The 100 Central American
Historical Biographies


In 2018, the first stories of the Central American Ancestry project launched on this site. They captured untold stories and brief backgrounds of Central Americans in history and of the diaspora in California. The stories inspired us to build a library of biographies of historical importance and make them easily accessible online to learn about the many ways Central Americans have contributed to our society throughout history—the bios may be about known or unknown leaders and individuals whose achievements are being overlooked.

In 2021, the project has evolved into the 100 Central American Historical Biographies campaign. The goal is to complete 100 biographies over two years. And now, the project has a Fiscal Sponsor (Model A) to help provide financial and administration support.


The 100 Central American Historical Biographies is now a project of Empowerment Works, a 501(c)(3) Fiscal Sponsor, tax-exempt organization based in Santa Barbara, California. More on financial information here.


  1. The candidate must be from Central America or have at least one parent from Central America.

  2. It can be someone in your family, a neighbor, a co-worker, or an ancestor that you feel has played a significant, positive role in society.

  3. It can be a less known historical figure from Central America; a writer, actor, poet, community leader, teacher, activist, sports figure.


Feel free to nominate a candidate and help us reach our goal. The nominated candidates will be reviewed and selected by an internal team.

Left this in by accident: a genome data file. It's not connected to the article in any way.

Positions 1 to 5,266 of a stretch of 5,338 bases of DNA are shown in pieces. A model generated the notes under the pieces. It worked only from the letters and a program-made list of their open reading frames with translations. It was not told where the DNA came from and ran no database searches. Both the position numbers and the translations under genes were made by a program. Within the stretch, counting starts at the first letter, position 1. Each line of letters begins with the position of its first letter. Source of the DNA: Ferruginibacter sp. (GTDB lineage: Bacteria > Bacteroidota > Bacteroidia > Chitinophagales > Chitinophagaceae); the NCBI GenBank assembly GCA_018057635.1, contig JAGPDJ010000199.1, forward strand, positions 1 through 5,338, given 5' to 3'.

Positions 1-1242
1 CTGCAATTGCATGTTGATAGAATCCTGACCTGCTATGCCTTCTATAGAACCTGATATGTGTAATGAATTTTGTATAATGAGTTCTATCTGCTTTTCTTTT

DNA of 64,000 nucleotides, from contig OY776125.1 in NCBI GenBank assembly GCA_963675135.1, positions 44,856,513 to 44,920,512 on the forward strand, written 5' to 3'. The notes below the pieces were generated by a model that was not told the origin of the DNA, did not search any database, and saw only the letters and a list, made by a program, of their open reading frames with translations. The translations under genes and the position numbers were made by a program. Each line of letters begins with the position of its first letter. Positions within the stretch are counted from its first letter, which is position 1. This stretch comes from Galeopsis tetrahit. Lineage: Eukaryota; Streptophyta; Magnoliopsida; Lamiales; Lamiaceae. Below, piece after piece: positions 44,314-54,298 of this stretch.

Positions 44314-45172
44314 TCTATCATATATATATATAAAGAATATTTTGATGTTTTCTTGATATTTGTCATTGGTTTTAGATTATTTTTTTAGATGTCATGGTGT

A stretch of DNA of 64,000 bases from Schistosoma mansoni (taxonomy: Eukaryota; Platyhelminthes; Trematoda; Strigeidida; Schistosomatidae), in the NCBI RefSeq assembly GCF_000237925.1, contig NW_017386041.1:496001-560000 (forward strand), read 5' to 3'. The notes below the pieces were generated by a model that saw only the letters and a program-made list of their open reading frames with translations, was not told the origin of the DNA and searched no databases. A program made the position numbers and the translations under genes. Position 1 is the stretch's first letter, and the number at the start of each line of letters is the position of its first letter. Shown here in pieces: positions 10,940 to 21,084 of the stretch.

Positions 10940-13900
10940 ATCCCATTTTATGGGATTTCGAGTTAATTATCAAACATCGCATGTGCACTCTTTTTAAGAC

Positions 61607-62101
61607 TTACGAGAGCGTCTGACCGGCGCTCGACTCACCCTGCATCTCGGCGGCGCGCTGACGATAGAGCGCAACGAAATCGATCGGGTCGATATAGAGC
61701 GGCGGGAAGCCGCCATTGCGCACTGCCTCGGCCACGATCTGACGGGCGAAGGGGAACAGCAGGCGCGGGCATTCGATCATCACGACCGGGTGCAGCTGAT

Roxanne Quezada Chartouni

Born in El Salvador. Raised in California. Roxanne Quezada Chartouni had the privilege and foresight to capture the beginnings of Houston's Fourth Ward gentrification in 1987. Now, the collection can be found at CAAM.


Carla Portillo-Whitby

Carla Portillo-Whitby, the first Salvadoran-born actress on American Primetime Television. In the mid-to-late 80s, Carla was cast in episodes of Trapper John M. D., Hunter, and Police Story. Left acting to work behind the scenes, and today is the
Co-Founder of


Carlos Antonio Pineda

In 1923, ballet dancer Carlos Antonio Pineda immigrated from El Salvador to San Francisco in his teens. He went on to perform with the San Francisco Ballet Company between 1932 – 1939, and in Hollywood's musical films like Down Argentine Way.


Luis Dominguez

Luis Antonio Dominguez, of Mexican and Honduran descent, built model planes for fun as a child and then grew up to be a NASA engineer, making history with the launch of Perseverance to Mars in 2020. Luis had a culturally rich upbringing in South Central LA, and remains an advocate for young minds to reach for the stars. His future plans aim even higher.